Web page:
These examples are shown for a full color book, with every page in color, because of my watercolor images. So that is part of why the base price is so high. Another part, though, is because itís listed in expanded distribution. That means that the book is available not only on Amazon but also through third party vendors like Barnes & Noble.
The pricing discussion gets a little tricky. Iíll try my best to simplify. The base price, here in CreateSpace, has to account for both Amazonís cut and for the third partyís cut, just in case the book does sell at a third party location. Barnes & Noble wants to list the book at the same price that Amazon does. So even on Amazon, where that cut isnít being shared, itíll still have the higher price. That across-the-board price has to always account for Barnes & Noble having a share of the price. So what that means is on Barnes & Noble (expanded distribution) they get a share of $6, Amazon gets their share of $6 (as the distributor) and I make a share of under $1. In comparison, if the book sells directly on Amazon, since Barnes & Noble isnít getting a share of that sale, I now get a cut of nearly $7. And if the book sells on CreateSpace, where neither Amazon nor Barnes & Noble are getting a cut, I get a large cut of nearly $13. That one global price is being shown on all systems, even if there isnít a ďreasonĒ for it to be that high on a given system beyond the price match desire.
Now letís see what happens when I take OFF all those other channels. I reduce it down so it is solely showing on Amazon.com. I left the sale price the same so you could see the figures. Look at the minimum list price beneath my set list price. Now the minimum list price is $18.45 because the price no longer has to take into account a share out to a third party vendor. I could list the book for a full ten dollars cheaper by doing this. That could mean far more sales on Amazon. It could easily make up for the ďlost salesĒ on third party sites, if I were to assume that few if any would have sold there.
So itís a balancing act. Maybe you feel that a cheaper price on Amazon would result in lots and lots of sales on Amazon. If you werenít getting many if any sales on the third party site anyway, especially at the required higher price, this could easily be the more lucrative way to go. And it could reach far more fans, too, meaning more sales of your other books.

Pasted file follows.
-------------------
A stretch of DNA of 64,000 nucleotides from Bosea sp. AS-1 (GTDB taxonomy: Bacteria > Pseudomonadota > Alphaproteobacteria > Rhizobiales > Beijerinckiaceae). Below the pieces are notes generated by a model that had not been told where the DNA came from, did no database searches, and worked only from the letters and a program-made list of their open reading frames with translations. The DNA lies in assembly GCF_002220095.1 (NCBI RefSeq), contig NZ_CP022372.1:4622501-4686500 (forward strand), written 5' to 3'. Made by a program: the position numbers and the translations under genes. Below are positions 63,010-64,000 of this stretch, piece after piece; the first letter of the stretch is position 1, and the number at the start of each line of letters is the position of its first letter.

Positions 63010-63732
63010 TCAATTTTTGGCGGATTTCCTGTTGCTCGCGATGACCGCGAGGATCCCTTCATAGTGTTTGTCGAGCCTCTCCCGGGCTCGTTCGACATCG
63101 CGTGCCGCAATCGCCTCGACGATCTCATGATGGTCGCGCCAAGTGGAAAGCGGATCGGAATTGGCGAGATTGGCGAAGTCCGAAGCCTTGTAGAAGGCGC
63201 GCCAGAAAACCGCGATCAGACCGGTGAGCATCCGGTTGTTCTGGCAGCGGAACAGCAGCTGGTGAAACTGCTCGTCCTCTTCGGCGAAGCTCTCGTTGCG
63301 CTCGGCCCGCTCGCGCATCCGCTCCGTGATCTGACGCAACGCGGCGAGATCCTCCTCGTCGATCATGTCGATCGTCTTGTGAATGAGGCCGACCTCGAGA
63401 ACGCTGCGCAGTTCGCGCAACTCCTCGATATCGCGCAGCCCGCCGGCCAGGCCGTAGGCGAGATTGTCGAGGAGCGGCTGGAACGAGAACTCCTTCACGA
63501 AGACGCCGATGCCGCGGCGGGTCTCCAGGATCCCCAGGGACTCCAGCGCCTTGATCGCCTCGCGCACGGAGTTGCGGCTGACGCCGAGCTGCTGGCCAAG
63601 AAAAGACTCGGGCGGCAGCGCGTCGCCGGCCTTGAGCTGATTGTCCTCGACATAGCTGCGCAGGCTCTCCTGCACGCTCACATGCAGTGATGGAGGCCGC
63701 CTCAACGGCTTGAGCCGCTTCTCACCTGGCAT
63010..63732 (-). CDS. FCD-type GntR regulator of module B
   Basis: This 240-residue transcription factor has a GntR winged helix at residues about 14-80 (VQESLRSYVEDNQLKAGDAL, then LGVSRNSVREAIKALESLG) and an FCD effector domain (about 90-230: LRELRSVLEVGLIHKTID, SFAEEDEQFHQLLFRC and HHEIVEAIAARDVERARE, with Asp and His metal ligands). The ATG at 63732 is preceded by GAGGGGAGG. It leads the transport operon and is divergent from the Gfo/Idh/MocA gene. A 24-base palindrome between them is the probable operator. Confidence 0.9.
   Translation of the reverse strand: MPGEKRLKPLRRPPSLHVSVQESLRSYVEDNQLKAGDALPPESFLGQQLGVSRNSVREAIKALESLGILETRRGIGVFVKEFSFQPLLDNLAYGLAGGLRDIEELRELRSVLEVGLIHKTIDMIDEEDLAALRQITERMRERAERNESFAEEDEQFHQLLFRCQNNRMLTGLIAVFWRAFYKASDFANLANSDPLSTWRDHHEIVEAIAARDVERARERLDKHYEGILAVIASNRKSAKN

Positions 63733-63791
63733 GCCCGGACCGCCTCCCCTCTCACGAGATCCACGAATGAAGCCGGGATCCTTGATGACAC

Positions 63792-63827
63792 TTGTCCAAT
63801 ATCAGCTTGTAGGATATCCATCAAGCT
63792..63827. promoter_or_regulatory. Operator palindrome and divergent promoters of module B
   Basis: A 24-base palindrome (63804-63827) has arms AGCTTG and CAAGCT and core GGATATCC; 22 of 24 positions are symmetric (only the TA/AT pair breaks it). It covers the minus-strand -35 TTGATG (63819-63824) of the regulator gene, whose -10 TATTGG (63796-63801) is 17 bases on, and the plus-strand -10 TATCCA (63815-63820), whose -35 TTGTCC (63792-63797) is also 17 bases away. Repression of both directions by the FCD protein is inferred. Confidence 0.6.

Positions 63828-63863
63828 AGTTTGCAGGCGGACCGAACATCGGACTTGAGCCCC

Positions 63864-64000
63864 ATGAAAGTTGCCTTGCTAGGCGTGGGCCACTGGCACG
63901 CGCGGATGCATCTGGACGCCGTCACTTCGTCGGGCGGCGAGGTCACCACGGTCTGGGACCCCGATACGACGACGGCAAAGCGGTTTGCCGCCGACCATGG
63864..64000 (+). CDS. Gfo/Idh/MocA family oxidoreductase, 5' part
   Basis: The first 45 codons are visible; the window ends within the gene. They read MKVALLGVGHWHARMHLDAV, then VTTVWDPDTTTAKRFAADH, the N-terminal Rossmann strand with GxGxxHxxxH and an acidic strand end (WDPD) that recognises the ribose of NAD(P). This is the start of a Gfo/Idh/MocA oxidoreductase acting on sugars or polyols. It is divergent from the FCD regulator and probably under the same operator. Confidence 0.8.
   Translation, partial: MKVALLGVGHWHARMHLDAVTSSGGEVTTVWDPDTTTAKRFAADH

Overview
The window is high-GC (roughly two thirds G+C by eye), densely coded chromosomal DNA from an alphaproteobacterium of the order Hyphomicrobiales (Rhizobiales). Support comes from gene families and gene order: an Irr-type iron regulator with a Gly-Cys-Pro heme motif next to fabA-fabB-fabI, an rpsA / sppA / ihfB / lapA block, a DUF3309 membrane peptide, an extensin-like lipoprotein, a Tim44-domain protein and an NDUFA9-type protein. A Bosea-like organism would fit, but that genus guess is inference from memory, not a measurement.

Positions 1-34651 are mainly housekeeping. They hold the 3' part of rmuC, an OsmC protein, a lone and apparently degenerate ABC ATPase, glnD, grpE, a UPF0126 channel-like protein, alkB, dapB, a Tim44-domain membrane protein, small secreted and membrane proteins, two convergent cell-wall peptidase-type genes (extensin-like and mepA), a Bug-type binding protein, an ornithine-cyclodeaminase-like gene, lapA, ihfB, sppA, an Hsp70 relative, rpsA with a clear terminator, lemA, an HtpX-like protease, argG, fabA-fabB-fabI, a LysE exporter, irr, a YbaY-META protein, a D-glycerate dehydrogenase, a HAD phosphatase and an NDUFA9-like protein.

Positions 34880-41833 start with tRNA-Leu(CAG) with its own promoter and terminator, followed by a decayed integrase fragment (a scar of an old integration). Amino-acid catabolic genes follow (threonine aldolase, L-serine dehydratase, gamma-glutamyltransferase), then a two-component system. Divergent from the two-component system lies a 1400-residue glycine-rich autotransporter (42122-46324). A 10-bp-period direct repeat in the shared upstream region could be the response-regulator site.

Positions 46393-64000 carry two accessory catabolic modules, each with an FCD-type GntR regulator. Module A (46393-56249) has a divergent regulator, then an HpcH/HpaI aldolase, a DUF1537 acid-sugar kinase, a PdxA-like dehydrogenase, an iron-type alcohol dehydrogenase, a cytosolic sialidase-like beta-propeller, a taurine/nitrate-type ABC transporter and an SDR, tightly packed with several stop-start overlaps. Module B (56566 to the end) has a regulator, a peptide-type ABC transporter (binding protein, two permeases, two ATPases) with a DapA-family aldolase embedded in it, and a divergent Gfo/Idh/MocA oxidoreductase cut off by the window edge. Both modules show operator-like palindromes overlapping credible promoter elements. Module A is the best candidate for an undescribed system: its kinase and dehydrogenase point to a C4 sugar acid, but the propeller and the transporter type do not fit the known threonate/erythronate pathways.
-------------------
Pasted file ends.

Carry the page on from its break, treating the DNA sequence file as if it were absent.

If you're primarily a seller of ebooks, having the print copy available helps to get those ebooks to sell, because ebooks are traditionally priced at far less cost than the print version. That lower ebook price is generally for two reasons. First, the reader can't resell the ebook, so they aren't getting an "asset." Readers expect to pay less for something that's a non-resellable item. Second, a main part of the cost of a print book is its printing and shipping costs. The money is going for a tangible purpose. With an ebook, all of that is free. There is no printing cost nor shipping cost. So the ebook sales cost SHOULD be far cheaper. The reader knows that a higher ebook cost is solely about author profit, and they're generally not willing to pay 400% higher cost just to line the author's pockets :).
So, in any case, typically while a print copy might be listing at let's say $8 for a paperback book, readers expect the ebook version to be much lower. Amazon shows that ebook-version savings right on the sales screen. The more substantial the savings, the more likely the reader is to buy the ebook because it looks like such a bargain to them. Conversely, the closer the ebook price is to the higher print sales price, the less likely the reader is to buy, because now the ebook version seems like a jacked-up price. So in any case having a higher priced print book can help ebook sales immensely, because they'll seem quite a bargain in comparison.
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